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Legends: Mark Pace | Features

In its heyday, Mr Motocross had a lot of outside sponsors. Mark Pace talks about the time he made a big impression on his supporters.


Vince Tesoreiro was way ahead of his time when it came to promoting motocross and, as the man behind the Mr Motocross series, he was the one who went out and pulled in a lot of “outside the industry” sponsorship. There were riders sponsored by Myers, Pepsi, Grace Bros and Kentucky Fried Chicken to name a few.

Vince would have us doing in-store promotions and the rounds of the TV and radio stations for interviews in the week before each meeting. It was a very busy schedule. I was a pretty quiet, shy kid at the time so I had to learn to talk to people, especially as I was doing in-store promotions at a different KFC each night. I spent so much time in KFC shops that I don’t go near them these days.

It was 1978 or ‘79 and I was riding for Honda on a 250 in the Mr Motocross series but all the others were on open-class mounts. It was at the round in Wallan and I was running third in the series, and each round consisted of four back-to-back motos with about five minutes between them. My bikes were pre-production models and, before the Wallan round, the importer received a telex from Japan saying that there was a problem with the magnesium brake backing plates and not to ride that weekend, but they let me ride anyway.

Wallan was a rough track with a bend in the main straight which was known as the “Banana Straight” and the boss of KFC and his wife chose that bend as their spot to spectate. He had pointed out to me where he’d be watching from earlier that day when I’d been introduced to him.


I finished third in the first moto and was focused on things for the start of the second but was being distracted by the KFC mascot. A bloke in a chicken suit that made him about six-and-a-half-feet tall was dancing around on the start line, right in front of me and ruining my concentration.

As I said earlier I was a pretty placid sort of kid and this six-foot chicken was an unneeded distraction so I got Tony Hatton, my mechanic to move him behind the startline. If the gate had dropped I’d have been forced to ride right over the top of him. Not a good thing to do in front of the crowd or the KFC boss.

I got a great start but can’t remember what position I was in but it was top three when the backing plate broke and locked the wheel throwing me right up high and to the right just where the straight veered left. I landed in the crowd pretty hard and was knocked unconscious.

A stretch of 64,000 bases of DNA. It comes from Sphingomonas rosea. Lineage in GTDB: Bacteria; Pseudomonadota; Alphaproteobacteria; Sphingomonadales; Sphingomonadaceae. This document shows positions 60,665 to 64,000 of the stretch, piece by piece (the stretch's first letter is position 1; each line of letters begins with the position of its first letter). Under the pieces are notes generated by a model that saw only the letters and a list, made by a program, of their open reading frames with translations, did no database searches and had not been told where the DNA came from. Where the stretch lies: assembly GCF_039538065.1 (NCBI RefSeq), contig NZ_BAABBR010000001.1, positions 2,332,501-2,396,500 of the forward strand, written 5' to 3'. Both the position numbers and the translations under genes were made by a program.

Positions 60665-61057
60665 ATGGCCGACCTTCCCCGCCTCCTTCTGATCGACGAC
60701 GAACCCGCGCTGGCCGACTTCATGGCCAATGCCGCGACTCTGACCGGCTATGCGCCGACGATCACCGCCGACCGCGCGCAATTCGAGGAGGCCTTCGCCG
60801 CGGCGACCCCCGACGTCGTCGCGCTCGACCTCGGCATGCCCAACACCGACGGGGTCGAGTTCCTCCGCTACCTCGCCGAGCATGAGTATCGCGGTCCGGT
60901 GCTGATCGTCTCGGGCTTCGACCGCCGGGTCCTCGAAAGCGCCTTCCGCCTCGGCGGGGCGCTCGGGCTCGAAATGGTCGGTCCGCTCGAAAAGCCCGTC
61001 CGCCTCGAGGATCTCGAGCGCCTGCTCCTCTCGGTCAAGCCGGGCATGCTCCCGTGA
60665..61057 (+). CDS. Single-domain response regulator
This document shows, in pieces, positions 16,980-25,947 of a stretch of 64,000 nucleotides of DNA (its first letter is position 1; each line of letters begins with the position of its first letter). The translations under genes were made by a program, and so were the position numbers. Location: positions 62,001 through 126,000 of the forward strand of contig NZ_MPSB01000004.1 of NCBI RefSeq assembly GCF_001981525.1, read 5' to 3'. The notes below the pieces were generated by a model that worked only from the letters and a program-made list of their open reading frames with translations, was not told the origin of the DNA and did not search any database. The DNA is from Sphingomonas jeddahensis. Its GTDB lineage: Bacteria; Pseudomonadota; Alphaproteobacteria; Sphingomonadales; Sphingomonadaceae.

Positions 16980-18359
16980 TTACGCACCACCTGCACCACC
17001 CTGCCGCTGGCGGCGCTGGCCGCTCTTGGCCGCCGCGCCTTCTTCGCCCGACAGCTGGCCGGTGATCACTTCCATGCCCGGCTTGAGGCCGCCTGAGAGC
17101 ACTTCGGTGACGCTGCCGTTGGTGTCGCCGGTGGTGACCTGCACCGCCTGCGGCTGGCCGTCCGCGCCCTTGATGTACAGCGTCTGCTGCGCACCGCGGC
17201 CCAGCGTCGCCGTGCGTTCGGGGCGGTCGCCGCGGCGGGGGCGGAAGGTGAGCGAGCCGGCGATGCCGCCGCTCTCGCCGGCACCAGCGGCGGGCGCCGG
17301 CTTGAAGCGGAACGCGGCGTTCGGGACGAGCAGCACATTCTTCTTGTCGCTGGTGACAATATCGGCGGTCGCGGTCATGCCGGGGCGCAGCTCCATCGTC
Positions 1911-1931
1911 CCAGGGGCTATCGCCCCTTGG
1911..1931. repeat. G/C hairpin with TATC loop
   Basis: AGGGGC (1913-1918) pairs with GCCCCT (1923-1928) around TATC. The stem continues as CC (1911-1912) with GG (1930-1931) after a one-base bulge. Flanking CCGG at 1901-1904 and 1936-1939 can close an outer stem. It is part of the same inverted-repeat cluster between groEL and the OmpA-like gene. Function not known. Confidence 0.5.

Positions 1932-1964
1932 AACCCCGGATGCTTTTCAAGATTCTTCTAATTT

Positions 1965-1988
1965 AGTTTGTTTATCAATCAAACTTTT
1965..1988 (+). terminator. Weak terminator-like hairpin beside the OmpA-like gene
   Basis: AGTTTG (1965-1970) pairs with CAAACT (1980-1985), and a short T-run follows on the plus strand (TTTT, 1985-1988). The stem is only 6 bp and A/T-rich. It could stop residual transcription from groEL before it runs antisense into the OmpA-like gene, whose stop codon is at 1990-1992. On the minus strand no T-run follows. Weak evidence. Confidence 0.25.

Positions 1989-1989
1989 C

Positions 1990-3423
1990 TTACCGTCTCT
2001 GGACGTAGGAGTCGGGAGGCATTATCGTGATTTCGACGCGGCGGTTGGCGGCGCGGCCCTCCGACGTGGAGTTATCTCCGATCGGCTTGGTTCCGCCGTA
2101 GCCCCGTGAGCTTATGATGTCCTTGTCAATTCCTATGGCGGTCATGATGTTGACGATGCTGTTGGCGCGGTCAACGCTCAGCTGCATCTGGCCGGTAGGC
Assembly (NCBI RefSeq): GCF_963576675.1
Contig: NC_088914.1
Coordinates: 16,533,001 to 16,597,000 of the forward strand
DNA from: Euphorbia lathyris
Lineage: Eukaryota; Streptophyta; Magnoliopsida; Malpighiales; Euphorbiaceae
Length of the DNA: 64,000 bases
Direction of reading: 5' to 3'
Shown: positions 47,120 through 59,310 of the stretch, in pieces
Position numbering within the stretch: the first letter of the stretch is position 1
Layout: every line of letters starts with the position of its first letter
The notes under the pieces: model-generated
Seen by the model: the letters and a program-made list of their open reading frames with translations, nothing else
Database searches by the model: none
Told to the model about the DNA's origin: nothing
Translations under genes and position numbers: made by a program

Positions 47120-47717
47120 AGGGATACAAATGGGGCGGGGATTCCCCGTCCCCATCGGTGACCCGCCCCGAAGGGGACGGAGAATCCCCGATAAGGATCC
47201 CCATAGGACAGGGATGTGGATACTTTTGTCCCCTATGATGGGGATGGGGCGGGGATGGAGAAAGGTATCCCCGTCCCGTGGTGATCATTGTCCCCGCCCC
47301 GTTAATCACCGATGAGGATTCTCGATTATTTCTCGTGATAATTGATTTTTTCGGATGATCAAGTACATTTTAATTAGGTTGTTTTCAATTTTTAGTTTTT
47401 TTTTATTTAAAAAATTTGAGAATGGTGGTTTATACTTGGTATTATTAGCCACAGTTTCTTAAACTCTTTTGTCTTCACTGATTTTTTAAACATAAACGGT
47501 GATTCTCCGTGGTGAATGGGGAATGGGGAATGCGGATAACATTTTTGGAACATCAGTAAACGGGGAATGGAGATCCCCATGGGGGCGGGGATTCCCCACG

I woke up flat on my back, a little confused to say the least, and there was a bloke hovering over me that I thought I recognised but didn’t know where from. A lady was crying, thinking she’d just witnessed a death as well as a few howling kids. I was wondering who these people were and why I felt I should know them.

Of course it was the KFC boss and his wife. I’d practically landed right in his lap. That was all to my right side. Then I turned my head to the left, still trying to figure out where I was and how I had got there, and saw a six-foot tall chicken and was even more befuddled.

I thought if I’ve died and gone to heaven this isn’t how I imagined it would be. Why are there giant chickens in heaven? Are all the animals up here giant size? All told it only added to my confusion for a bit. A six-foot tall chicken is not what I’d recommend as a quick recovery aid from being knocked senseless.

I got to my feet, skin missing everywhere and my head started spinning but eventually cleared enough that I made it back to the pits and my team. I fronted the start line for the third moto on my spare bike. I got a good start but crashed again as I didn’t really know why I was there or what I was doing. Really I should not have been allowed back out for that race.

I think that experience was what helped to make me a more caring team manager than most in later years when I took that role on. If one of my riders was hurt I would not let them go back out on the track until we were positive that he was all okay. I still don’t go to KFC, even after all these years have passed.

with Warren Jack